You may also want to try bending the headband slightly to alleviate the pressure on your ears.
I've had the 325i for about a week now, and I don't find the sound to be fatiguing in the least. I'm using them with a Grado RA-1 amp and a Straightwire Mini-RCA to a Sony DJ-E01 PCDP. I found the original 325 to be way too bright, but the newer version has rather smooth highs that are just right, for my ears. In this regard, I find the new 325i to be closer in sonics to the RS-1 than the to older 325.
 
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Cyrilix

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Quote:

Originally Posted by CookieFactory
can someone explain what "aural fatigue," actually feels like?


To me, it's when you hear so much treble and high-end that it gives you a sense of annoyance, everything is so "ringy" and "metallic" that you lose sight of what the rest of the sound is like. Lowering the volume helps to prevent against this, but then the volume of the rest of your music becomes inaudible. I listen to trance, so this is only from a trance perspective where you can have a lot a lot of continuous, fatiguing treble.
 
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HiFiRE

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Quote:

Originally Posted by recstar24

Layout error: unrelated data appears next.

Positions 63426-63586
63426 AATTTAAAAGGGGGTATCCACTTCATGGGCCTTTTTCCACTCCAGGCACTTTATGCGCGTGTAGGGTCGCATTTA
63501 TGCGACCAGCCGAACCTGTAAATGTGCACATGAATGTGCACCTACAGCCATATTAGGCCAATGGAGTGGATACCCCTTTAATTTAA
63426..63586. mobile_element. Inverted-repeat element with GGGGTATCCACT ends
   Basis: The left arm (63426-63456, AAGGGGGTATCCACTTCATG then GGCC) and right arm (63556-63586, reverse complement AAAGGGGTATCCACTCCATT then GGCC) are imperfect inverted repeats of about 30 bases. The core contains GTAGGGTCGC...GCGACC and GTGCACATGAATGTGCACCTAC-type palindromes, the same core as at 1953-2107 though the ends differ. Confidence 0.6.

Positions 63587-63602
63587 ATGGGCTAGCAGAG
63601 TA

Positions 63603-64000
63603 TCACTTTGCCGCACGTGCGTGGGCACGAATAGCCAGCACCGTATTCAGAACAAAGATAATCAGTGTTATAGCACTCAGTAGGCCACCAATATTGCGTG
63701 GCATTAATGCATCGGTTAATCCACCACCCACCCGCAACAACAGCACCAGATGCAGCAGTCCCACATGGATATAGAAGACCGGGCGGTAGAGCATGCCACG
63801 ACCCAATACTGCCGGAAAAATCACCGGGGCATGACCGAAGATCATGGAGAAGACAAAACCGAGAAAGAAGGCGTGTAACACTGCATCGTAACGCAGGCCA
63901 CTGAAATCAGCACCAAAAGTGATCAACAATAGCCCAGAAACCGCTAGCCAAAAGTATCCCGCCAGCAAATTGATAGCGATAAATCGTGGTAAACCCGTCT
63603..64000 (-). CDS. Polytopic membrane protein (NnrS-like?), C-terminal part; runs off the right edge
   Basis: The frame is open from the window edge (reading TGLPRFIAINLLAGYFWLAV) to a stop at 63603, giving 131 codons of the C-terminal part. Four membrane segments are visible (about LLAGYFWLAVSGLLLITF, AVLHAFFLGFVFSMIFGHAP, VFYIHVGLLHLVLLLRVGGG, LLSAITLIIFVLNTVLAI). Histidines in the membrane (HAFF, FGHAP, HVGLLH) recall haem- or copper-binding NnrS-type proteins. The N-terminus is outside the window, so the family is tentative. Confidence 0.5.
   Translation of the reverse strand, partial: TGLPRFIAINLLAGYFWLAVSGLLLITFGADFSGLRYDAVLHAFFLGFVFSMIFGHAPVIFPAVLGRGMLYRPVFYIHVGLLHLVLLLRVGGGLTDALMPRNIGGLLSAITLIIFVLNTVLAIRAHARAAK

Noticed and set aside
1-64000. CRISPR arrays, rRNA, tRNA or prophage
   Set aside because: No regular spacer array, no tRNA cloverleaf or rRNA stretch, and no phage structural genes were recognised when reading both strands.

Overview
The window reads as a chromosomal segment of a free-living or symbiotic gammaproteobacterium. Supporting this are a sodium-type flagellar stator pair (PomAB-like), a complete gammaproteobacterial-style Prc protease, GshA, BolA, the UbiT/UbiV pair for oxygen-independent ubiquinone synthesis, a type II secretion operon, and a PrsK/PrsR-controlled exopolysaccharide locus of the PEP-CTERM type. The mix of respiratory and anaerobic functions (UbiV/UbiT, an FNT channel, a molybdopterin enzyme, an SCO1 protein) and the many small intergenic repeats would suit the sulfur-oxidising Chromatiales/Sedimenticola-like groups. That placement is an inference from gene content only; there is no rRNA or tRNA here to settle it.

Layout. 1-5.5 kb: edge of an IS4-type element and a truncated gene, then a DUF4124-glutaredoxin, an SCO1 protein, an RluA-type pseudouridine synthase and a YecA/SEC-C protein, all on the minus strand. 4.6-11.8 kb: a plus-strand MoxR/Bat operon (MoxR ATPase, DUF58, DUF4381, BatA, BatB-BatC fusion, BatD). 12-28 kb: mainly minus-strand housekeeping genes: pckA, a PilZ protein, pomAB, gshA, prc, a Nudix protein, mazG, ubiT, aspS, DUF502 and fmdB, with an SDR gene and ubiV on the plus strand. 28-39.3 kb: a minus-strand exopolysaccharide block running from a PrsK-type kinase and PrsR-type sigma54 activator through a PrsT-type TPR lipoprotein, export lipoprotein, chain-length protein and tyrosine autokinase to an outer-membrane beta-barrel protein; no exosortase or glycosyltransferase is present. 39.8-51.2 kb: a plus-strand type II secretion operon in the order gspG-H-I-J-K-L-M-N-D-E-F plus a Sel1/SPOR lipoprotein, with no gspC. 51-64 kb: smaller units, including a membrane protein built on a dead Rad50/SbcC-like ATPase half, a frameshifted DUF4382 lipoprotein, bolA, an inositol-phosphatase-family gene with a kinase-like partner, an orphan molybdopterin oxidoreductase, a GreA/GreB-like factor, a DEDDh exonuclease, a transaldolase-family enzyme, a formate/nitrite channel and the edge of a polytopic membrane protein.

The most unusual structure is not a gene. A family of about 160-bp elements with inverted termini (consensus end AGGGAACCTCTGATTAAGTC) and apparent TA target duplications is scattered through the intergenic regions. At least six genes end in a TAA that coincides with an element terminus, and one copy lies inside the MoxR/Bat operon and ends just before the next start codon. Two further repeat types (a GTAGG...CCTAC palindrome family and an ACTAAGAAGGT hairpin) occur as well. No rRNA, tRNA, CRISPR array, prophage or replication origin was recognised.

do you mean physical fatiguing or aural fatiguing? are you just breaking down on a physical sense, or are the highs so forward and in your face where your ears aurally are breaking down?


On a physical sense. The headphones push my ears against my head that generates a lot of heat and the pads insulate that heat. I think that's what's going on... heh... upgrading interconnects wouldn't help much, hahaha. I think I'll heed KenW's advice to toughen up, heed MD1032's advice to reduce pressure, and heed the advice to cut holes in the sennheiser pads.

Thanks guys.
 
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Tech2

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Quote:

Originally Posted by HiFiRE
I got a pair of 325i's after being dissapointed with HD650's looking for a more upfront sound suitable for metal listening. The 325i's are in fact more enjoyable for metal but after listening to them for a couple hours my ears feel warm and a little uncomfortable. I guess this is what people mean by fatiguing. In anticipation of this problem I bought flat sennheiser pads with the headphones. They're much more comfortable but steal some highs and don't reduce the fatiguing. I talked to the salesman at the store about fatiguing and he recommended buying better interconnects that would soften grainy hashy harsh highs (implying they are responsible for fatigue). So what does the hive think about all this?